There are many custom brews to enjoy this holiday season, just don’t try them all at onceThe holiday season can be a funny one for the beer world. Your average pale lager or even favourite IPA may not seem, well, festive enough to mark the occasion. There is a reason people brew up mulled cider or rum eggnog for holiday parties, but this year, consumers want something more. In recent years, craft brewers have become increasingly inventive with what they do with their releases around the holidays.
A new brewery opening on the south side means beers all around the cityEdmonton has a new brewery. While the Alberta craft beer industry has been exploding, Edmonton has lagged a bit, seeing only a couple of new entrants in the last year or so. However, we can rejoice in the recent opening of Town Square Brewing, our city’s newest brewery. Town Square is south—very south. So south they have a SW after their address (officially 2919 Ellwood Dr. SW).
New brewers emerge thanks to Alberta’s current beer policyAlberta has become a fascinating political experiment in recent years. I’m not talking about the $15 minimum wage or the carbon levy, I’m talking beer. It is an interesting case study in how policy can shape an industry. For ages, Alberta’s beer laws were outdated, archaic and served to be a significant barrier to the growth of craft beer in our province.
Muck Rack makes it simple to find people, tweets, or articles that mention any name, keyword, company, hashtag etc. We've compiled this guide to help you make the most of your search.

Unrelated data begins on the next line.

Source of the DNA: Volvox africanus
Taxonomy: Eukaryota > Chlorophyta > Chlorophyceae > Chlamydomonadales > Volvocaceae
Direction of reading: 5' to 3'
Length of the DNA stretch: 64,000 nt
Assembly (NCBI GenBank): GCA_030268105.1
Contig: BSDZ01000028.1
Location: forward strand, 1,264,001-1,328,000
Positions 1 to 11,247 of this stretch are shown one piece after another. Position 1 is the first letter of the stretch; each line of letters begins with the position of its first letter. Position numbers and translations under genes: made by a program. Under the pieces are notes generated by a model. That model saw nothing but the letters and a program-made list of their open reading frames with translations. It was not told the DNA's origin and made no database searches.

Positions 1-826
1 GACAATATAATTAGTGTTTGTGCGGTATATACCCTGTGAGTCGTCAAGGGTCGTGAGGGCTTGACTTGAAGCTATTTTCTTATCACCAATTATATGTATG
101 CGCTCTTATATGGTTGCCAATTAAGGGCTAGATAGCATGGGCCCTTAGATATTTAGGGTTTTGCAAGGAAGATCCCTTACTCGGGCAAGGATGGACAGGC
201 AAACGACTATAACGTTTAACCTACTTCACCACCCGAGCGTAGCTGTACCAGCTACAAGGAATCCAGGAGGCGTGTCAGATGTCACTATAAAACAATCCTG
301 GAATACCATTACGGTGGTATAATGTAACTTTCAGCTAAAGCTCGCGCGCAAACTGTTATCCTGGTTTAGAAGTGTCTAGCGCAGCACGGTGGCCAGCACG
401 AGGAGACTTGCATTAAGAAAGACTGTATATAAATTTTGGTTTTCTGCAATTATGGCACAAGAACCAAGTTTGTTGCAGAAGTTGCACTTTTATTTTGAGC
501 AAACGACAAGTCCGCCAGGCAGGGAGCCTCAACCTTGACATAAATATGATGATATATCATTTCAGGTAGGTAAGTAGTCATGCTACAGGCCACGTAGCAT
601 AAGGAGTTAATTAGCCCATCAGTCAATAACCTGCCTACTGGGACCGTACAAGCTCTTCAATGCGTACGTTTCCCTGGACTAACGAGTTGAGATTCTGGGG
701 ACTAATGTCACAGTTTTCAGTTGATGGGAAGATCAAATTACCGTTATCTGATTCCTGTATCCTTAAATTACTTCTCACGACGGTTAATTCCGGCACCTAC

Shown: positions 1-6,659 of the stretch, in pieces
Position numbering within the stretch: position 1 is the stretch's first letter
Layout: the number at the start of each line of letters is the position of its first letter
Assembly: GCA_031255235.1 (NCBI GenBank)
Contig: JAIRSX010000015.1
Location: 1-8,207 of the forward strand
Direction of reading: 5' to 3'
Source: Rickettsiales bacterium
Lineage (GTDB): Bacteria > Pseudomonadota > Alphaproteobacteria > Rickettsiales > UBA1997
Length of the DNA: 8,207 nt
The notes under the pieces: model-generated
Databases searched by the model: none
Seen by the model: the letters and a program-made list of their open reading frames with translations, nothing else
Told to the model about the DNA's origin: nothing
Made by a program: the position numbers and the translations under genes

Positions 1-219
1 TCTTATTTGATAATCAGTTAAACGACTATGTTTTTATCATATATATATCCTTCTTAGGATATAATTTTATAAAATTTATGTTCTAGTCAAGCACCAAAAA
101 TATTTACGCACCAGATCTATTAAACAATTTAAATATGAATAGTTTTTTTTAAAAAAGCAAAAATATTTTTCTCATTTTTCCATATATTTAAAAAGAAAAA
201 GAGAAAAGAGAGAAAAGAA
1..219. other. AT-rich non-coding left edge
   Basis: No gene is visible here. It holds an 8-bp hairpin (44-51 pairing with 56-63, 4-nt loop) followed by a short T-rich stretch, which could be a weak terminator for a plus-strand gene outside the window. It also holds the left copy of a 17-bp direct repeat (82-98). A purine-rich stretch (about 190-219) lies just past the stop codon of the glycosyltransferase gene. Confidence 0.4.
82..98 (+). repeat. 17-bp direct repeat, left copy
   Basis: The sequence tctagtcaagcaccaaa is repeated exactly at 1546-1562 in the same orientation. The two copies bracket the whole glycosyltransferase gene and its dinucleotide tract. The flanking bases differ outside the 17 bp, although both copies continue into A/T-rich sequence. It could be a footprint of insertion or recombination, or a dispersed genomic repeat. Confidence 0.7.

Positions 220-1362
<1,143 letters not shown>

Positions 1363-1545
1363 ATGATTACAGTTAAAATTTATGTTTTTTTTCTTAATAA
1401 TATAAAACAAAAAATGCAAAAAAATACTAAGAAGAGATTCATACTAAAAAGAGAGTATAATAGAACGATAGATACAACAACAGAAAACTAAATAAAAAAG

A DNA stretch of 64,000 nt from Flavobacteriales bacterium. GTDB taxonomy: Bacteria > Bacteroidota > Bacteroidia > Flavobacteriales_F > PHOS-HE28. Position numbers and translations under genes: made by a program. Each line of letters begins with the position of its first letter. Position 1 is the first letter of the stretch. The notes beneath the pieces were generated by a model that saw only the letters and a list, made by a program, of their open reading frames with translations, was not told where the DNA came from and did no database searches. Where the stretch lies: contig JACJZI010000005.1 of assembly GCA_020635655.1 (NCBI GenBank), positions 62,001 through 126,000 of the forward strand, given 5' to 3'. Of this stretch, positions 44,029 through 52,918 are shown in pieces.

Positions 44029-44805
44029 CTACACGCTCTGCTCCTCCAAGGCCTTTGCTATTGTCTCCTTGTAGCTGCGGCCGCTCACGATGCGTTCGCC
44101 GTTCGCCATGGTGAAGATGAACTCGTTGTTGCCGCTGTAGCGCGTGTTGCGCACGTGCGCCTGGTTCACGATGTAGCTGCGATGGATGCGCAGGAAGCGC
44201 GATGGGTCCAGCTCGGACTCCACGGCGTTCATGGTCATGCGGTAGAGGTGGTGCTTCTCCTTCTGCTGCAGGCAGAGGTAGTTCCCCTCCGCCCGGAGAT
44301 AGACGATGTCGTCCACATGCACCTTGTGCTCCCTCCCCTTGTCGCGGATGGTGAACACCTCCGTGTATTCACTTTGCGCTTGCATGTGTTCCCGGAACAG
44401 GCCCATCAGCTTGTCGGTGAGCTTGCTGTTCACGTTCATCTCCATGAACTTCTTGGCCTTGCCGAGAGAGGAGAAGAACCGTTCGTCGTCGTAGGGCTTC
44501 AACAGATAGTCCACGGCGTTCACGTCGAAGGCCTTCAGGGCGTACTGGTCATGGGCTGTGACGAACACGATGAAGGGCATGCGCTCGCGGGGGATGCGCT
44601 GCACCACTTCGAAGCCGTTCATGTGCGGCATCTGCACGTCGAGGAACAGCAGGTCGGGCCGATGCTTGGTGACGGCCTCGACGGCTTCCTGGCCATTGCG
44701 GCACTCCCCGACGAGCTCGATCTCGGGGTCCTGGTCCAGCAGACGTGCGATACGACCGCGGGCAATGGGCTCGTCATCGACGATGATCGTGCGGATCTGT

Selecting a term
Start searching tweets, articles from media outlets, articles mentioned in tweets, journalists'
names, titles and bios with some suggested searches:
Companies or Topics (e.g. iPhone, Microsoft)
Phrases (e.g. "cloud computing") — use quotes to keep the terms together
Twitter handles (e.g. @username) — returns those who have mentioned or replied to
Names (e.g. "David Pogue")
Hashtags (e.g. #sxsw, #london2012)
Bio details (e.g. vegan, Olympics, father)
Muck Rack's Advanced Search allows for many boolean operators.
Find results that mention multiple specified terms, use AND or
+. For example, ensure each result contains both Elon Musk and Mark Zuckerberg by
searching Musk AND Zuckerberg or Musk + Zuckerberg.
Use the operators OR or , to broaden your search when you'd like either of
multiple terms to appear in results. (This is the default behavior of our search when no operators
are used). For example, results will contain either cake or cookie by searching cake OR cookie or cake,cookie
Use NOT or - to subtract results from your search. For
example, searching Disney will yield results about the Walt Disney Company as well as Walt Disney
World Resort. To exclude mentions of Disney World, search for Disney -World or Disney
When using one of these operators with a phrase, enclose it in quotation marks. For example, you can
find results about smartphones excluding Apple's iPhone 4S by searching smartphone -"iPhone
Exact case matching or punctuation
If you're searching for a brand name or keyword that relies on specific punctuation marks or capitalization, you can
find results that match your exact query by adding matchcase: before the keyword you're searching for, like matchcase:E*TRADE .
Use parentheses to separate multiple
boolean phrases. For example, to find journalists talking about having fun in Disney World or
Disneyland, search for ("disney world" OR disneyland) AND fun.
An asterisk can be used to search for any variation of a root word truncated by the asterisk. For example, searching for admin* will return results for administrator, administration, administer, administered, etc.
A near operator is an AND operator where you can control the distance between the words. You can vary the distance the near operation uses by adding a forward slash and number (between 0-99) such as strawberries NEAR/10 "whipped cream", which means the strawberries must exist within 10 words of "whipped cream".